A poor girl falls for a wealthy young man. He invites her to his gala birthday party, but she doesn't have the right kind of dress to wear, so her family and friends band together to raise ... See full summary »
While husband Tim is away during World War II, Anne Hilton copes with problems on the homefront. Taking in a lodger, Colonel Smollett, to help make ends meet and dealing with shortages and ... See full summary »
Cass Brown is about to marry for the second time; his first marriage, to Isabel, was annulled. But when he discovers that Isabel just had their baby, Cass kidnaps the infant to keep her ... See full summary »
Sonny falls for the pretty new girl next door and decides to take her to a part. First, however, he has to get his sister Mary Lou to go to sleep, which is proving to be a harder task than he anticipated.
Frank Coghlan Jr.,
American girls dream of finding romance in Rome, but there is none for secretaries, Anita tells her replacement at the USDA. But Maria soon meets Prince Dino de Cessi at a party at her ... See full summary »
Golden is a two-bit gambler who has promised wife Virginia he'll quit when he makes $200,000. When he fixes a fight he gets mobster Mossiter mad, then loses his fortune to him. He pawns his... See full summary »
Edwin J. Burke
A poor girl falls for a wealthy young man. He invites her to his gala birthday party, but she doesn't have the right kind of dress to wear, so her family and friends band together to raise money to get her the proper dress. Written by
Dickie Moore would recall that the much-publicized scene in which he kisses Shirley Temple was extremely embarrassing for him, inasmuch as it was the first time he had ever kissed any girl; conversely, in her autobiography, Temple cheekily pointed out that it most certainly wasn't her first time, and that she breezed through the scene with her customary professional aplomb. See more »
In a close-up shot of Annie's hand where she is holding the card with the roses from Marty, she is wearing nail polish, but in the next full shot where she is holding the card with the roses, her nails are not painted. See more »
Well, if anything sensational should happen, send up a flare. I'll be right over. But don't brood on it. Things like this can create the most ghastly inhibitions.
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In the 1930s, Shirley Temple was BIG--I am talking HUGE. When it came to popularity, this kid managed to be the top box office draw four years in a row! However, by 1940, things had changed radically. Shirley was no longer a cute child but a budding adolescent and she left her familiar haunts at Twentieth Century-Fox. MGM and a few other studios tried her out in films--mostly to a mediocre reception from the crowds and reviewers. The bottom line is that the studios just didn't know what to do with her--and her talents just didn't fit most of the script she was given. There were some exceptions, such as her supporting performances in "Since You Went Away" and "Fort Apache", but most of the rest of her films were very, very forgettable. She deserved better.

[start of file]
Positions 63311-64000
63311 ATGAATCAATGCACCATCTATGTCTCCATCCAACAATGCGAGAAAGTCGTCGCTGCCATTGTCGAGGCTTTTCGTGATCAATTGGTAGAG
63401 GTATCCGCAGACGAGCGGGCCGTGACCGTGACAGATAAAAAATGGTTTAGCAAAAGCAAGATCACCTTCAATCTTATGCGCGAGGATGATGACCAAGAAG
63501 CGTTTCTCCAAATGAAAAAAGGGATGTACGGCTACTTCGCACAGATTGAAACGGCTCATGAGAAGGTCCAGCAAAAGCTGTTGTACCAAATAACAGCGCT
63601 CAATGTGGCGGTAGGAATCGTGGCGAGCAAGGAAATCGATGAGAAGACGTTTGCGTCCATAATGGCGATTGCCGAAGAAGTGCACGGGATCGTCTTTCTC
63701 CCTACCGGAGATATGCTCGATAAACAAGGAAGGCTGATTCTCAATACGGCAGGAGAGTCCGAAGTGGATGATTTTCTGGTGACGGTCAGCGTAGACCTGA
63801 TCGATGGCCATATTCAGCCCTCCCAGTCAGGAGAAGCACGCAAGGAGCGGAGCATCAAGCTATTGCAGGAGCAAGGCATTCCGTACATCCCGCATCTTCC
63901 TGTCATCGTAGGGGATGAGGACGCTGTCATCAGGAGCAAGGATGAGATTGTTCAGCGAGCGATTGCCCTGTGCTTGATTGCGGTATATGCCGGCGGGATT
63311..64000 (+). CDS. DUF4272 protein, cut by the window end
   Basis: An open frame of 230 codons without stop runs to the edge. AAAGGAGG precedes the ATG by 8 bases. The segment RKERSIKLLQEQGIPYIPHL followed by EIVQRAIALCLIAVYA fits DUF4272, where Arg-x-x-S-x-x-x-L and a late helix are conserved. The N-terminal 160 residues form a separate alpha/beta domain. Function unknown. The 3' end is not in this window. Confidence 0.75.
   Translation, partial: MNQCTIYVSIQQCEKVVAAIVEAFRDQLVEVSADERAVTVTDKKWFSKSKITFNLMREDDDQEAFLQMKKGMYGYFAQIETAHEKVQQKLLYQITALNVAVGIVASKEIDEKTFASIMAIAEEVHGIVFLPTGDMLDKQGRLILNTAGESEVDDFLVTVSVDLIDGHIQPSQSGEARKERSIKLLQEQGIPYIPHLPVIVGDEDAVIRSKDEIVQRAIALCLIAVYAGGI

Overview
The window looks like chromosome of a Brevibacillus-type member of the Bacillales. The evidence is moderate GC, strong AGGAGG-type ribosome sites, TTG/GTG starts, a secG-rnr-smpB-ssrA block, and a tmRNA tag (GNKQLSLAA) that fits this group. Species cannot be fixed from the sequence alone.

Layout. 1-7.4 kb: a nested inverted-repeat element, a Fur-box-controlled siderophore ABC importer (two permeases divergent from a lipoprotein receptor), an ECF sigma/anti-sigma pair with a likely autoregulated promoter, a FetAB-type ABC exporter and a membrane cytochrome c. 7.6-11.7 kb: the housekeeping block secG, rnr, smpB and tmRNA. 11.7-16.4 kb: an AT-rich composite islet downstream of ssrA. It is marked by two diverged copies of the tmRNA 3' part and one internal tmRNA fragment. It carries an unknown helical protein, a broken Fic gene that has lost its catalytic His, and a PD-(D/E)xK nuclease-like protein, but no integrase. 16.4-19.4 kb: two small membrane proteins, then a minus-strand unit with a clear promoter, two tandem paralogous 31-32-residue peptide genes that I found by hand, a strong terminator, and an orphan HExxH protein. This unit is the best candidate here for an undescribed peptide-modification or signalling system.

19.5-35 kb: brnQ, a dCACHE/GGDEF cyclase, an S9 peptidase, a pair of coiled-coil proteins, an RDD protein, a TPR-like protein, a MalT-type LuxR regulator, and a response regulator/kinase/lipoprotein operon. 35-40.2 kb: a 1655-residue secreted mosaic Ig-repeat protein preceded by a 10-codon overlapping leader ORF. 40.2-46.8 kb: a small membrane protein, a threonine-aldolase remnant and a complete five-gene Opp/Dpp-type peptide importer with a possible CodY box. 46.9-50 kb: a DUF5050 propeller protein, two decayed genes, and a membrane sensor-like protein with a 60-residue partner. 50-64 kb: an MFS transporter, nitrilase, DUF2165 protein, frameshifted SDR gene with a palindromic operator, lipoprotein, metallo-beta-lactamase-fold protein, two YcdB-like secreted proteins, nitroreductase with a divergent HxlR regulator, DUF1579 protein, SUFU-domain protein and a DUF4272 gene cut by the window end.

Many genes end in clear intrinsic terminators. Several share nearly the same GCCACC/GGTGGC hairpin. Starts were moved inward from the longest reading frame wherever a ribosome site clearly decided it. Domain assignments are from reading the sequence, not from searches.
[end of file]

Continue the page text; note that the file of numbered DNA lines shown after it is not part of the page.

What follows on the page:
Among the worst of these post-Fox films I've seen is "Miss Annie Rooney". Most of this is because the dialog is simply godawful and the writers, I think, were chimps. All the pubescent characters were one-dimensional and uttered the same annoying catch phrases again and again. Shirley always talked like her dialog was written by a BAD romance novelist--and she must have said 'divine' about 193 times. Dickie Moore was worse and seemed VERY ill-at-ease as a rich boy--who said 'old man' in practically every other sentence.
The bottom line is that the writing was so bad, it made me cringe and getting through this film was a HUGE chore. I rarely, if ever, enjoyed the thing and have nothing particularly good to say about it. If you are a masochist, try watching it streaming on Netflix. Why? Because their print is colorized and most of it looked really, really pink! An ugly film AND annoying one at that.
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